Apache Server: KeepAlive, good practice

The KeepAlive parameter is more important than you might actually think, we learnt the hard way. Many good articles have discussed the KeepAlive topic (e.g. KeepAlive On/Off) with good arguments. Here I’ll present rather a summary.

I personally set up our apache server for development machine in EC2/VPC (Amazon Web Services). I set up the KeepAlive parameter to On because we were concerned with speed more than with memory. The server was running fine with sometimes Apache taking spikes in memory usage. The problem started when our blog began to increase traffic and suddenly it was practically impossible to connect  to the server, it was running low in memory with Apache taking up to 1GB in memory! And as usual in the worst moment! The first time, a graceful restart of Apache fixed the problem but it was just getting worse.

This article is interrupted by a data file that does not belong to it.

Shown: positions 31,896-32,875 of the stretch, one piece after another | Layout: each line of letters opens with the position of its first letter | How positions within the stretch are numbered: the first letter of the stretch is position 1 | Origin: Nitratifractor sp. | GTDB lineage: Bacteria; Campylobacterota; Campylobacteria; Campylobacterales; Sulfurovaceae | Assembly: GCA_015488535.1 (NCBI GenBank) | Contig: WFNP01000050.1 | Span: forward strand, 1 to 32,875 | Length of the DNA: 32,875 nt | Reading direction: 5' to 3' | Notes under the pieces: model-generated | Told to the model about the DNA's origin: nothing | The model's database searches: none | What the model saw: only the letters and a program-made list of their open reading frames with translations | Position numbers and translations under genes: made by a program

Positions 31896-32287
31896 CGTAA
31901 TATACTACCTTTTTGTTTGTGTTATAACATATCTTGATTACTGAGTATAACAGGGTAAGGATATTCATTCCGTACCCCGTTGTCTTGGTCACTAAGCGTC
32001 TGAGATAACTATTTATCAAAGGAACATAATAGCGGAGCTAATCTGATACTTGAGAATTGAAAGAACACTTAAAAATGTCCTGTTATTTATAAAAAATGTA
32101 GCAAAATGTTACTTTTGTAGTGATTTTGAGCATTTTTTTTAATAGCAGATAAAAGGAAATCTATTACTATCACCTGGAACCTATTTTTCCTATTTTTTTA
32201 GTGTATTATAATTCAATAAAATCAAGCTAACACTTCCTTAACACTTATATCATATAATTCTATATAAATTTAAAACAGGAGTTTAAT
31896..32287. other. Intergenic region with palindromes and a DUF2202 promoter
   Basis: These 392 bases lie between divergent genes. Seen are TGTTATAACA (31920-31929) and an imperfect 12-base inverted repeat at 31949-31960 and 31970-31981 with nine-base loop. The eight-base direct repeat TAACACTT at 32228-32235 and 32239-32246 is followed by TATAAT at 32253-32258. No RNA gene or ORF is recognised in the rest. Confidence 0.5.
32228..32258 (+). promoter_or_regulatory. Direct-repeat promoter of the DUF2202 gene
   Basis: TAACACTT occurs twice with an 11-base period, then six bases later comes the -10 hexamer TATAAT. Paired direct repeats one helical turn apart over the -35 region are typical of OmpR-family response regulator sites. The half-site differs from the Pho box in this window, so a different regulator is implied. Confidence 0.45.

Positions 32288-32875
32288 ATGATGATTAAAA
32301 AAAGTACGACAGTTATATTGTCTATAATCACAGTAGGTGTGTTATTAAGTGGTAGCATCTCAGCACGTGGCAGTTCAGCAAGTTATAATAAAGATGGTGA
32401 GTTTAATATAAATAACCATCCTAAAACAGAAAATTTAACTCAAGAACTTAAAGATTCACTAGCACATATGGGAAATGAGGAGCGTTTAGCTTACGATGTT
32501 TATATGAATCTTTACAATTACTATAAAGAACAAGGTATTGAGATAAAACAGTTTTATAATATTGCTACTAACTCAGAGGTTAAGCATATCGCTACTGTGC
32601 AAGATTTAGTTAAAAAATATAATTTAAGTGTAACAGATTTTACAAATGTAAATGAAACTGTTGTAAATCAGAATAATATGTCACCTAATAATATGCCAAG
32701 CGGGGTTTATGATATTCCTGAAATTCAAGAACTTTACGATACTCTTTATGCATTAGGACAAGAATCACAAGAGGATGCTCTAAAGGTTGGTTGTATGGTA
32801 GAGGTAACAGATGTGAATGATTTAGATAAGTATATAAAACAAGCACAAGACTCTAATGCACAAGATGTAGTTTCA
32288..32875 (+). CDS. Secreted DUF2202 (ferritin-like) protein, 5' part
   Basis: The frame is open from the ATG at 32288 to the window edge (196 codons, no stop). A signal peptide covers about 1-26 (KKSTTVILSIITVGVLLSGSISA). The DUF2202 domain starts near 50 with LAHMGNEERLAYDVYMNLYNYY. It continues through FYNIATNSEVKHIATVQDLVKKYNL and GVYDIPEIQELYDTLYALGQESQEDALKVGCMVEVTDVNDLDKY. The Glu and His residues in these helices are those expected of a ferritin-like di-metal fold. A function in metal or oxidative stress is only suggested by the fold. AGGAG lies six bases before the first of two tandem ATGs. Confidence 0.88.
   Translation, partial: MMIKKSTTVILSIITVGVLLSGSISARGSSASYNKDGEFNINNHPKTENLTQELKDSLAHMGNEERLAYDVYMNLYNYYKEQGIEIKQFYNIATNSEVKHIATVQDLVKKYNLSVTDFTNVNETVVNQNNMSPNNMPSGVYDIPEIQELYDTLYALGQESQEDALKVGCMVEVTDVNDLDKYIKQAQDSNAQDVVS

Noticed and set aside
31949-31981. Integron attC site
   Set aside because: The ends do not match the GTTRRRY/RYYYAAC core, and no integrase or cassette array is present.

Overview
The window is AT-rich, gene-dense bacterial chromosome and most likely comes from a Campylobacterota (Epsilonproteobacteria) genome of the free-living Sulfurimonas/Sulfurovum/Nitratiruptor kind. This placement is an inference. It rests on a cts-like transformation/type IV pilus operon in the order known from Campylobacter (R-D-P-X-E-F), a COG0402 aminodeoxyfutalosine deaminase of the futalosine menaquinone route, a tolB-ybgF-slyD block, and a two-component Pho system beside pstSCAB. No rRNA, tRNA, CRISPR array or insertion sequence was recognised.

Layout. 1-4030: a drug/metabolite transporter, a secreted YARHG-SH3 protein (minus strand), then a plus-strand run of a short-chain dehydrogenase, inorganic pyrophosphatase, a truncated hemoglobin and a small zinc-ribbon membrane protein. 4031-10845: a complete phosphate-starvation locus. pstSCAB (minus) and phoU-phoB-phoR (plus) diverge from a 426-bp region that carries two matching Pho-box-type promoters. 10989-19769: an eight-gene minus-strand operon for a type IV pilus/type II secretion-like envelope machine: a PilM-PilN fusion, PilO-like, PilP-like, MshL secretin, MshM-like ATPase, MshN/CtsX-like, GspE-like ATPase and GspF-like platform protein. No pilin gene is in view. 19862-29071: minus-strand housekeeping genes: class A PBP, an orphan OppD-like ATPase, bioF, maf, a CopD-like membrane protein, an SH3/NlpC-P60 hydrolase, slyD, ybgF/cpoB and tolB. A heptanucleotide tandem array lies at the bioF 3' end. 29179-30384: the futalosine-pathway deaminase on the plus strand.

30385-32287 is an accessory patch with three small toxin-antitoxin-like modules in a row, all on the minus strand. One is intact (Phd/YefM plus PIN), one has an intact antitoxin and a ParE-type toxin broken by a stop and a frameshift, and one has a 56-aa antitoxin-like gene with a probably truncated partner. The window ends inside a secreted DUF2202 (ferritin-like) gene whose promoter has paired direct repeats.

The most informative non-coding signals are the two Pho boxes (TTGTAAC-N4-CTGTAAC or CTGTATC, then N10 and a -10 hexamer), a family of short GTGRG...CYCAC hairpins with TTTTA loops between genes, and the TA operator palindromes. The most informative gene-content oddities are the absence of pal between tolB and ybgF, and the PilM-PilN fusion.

How much traffic did it take? Not that much, a simple Apache Benchmark test with 20 concurrent connections and 50 queries was enough to render the server unusable.

Just imagine several (smart) spiders hitting your server, that would be it.

Then, I had to set the KeepAlive value to Off, the requests take a bit longer but our server now can take much more. You can fine tune the worker values too.

Conclusion, if your going to expose your server to a broad audience set KeepAlive to Off. However, if you rather control the amount of traffic and the authorised host/machines that connect to your server, then you might set KeepAlive to On.

As a final advise, block common attacks to your server. I personally use the script that is also used in phpmyadmin. See below, you can add it to your VirtualHost configuration or to an .htaccess file.

Hope it was useful and do not forget to optimize your server!
0 replies

Leave a Reply

Want to join the discussion?
Feel free to contribute!

Leave a Reply

Your email address will not be published. Required fields are marked *